“During this time,” he said, “we were down to quarter rations and low on ammunition. Almost everyone was suffering from malaria and dysentery. Morale was very low and we were very weak from malnutrition. It was in April, about four months after the attack on Pearl Harbor, that the order came to destroy our weapons and surrender to the Japanese. Another soldier and I decided to run off into the jungle. A mortar round exploded near us and I took a piece of shrapnel in the shin.
“We found a few cans of food and sat down to open a can of peaches. Before we took a bite a burst of machine gun fire went just over our heads. It was then that we saw a tank and about 10 Japanese soldiers heading toward us. We waited to be shot or captured. The soldiers herded us downhill, and had no compunction about moving us along with rifle butts, bayonet jabs and kicks. We were pushed into a field along with several hundred other soldiers.”
Eldridge, along with 78,000 soldiers, including about 12,000 Americans, the rest Philippine and allied military, made the infamous Bataan Death march, about 80 miles of walking a jungle trail in intense heat, again without food or water for five days.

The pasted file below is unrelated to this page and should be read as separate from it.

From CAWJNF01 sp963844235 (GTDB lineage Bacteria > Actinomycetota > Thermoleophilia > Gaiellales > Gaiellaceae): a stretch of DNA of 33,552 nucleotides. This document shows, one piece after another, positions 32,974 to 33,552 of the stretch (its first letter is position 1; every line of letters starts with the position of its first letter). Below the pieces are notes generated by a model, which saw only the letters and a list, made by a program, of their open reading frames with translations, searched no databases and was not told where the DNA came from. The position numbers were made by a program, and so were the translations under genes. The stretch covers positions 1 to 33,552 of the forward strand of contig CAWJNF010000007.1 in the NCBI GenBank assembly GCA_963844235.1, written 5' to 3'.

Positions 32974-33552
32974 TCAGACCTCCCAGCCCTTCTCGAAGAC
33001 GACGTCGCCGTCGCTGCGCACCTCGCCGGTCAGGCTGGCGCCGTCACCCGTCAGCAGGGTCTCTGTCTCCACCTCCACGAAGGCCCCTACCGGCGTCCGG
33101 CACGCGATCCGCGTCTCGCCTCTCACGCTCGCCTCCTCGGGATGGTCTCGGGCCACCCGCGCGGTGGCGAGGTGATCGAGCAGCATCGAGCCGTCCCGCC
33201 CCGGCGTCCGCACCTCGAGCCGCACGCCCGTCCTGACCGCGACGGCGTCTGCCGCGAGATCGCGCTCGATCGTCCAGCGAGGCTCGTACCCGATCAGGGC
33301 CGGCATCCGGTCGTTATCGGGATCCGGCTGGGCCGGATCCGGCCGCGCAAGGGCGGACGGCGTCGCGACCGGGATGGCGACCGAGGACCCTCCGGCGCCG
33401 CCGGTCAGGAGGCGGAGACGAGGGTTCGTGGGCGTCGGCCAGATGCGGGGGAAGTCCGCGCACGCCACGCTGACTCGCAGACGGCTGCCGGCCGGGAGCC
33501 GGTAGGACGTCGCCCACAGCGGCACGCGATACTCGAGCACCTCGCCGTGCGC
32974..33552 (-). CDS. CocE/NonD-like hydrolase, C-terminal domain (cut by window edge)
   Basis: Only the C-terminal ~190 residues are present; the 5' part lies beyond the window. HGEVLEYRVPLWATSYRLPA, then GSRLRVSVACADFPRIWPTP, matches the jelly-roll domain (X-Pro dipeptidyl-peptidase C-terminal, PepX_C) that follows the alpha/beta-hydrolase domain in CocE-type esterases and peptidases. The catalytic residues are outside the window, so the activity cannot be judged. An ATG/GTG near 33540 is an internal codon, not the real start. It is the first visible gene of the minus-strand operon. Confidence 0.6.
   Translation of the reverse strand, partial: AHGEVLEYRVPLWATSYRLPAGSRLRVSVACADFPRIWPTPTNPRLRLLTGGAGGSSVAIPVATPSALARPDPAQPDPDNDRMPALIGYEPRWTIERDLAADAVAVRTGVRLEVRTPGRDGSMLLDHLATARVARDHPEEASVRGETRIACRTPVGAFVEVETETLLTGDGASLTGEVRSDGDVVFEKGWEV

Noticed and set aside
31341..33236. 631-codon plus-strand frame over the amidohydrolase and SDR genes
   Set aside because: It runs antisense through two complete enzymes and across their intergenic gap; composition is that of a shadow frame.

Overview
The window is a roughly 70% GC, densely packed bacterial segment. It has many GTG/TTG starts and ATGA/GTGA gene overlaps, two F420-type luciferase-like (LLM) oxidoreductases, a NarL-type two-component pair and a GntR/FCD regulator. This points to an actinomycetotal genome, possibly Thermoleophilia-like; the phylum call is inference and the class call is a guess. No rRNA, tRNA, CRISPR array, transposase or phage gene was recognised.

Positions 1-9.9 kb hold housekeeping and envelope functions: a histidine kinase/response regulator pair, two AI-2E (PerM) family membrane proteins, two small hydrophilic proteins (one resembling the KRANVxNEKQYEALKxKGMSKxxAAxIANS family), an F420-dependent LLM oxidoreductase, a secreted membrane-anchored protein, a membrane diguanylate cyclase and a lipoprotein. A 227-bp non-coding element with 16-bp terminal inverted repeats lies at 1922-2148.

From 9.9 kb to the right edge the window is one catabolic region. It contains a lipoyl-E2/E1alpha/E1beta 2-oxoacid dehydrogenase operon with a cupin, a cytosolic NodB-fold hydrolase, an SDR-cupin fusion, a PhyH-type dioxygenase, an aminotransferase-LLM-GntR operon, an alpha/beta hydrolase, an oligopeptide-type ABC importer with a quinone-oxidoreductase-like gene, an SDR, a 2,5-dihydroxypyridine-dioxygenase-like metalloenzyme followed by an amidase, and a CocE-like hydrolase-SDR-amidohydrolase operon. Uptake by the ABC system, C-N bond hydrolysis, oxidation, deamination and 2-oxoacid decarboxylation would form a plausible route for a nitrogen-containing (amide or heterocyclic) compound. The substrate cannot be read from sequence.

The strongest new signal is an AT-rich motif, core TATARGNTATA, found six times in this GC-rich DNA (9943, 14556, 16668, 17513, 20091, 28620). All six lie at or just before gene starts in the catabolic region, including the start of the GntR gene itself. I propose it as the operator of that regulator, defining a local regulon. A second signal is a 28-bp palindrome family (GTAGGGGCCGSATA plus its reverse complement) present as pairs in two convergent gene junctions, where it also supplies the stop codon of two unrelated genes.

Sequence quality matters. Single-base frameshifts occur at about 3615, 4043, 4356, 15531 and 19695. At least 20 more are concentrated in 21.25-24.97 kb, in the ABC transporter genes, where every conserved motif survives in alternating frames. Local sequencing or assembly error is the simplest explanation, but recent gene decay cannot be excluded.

Survivors of the march ended up at a building which was the Japanese headquarters for POW Camp O'Donnel. A small-built Japanese man with thick glasses came out and addressed them in perfect English. He said he was born and raised in Riverside, Calif., and was the camp interpreter. The POWs were required to bow and salute all Japanese soldiers, even privates. Failure to do so would result in punishment. They were told that anyone attempting to escape would be shot, and if caught, would be required to dig their own grave then be decapitated.
“I was in terrible shape physically,” Eldridge said. “I had malaria and severe dysentery. It was so bad I didn't sleep in the barracks but on the ground just underneath. Finally I was sent to what was called “Zero” Ward, a ward filled with men waiting to die. The Zero Ward barracks always had dead bodies around it waiting to be buried.
Eldridge and a number of soldiers were later loaded on trucks and sent to POW Camp Cabanatuan. He said the new camp was larger than O'Donnel, cleaner and better organized. Food was still scarce but there was abundant water not only for drinking but for bathing as well. One day all POWs were issued Red Cross food packages replete with canned meat and fruit, candies and tooth paste and a toothbrush. Eldridge got to brush his teeth for the first time since being taken prisoner.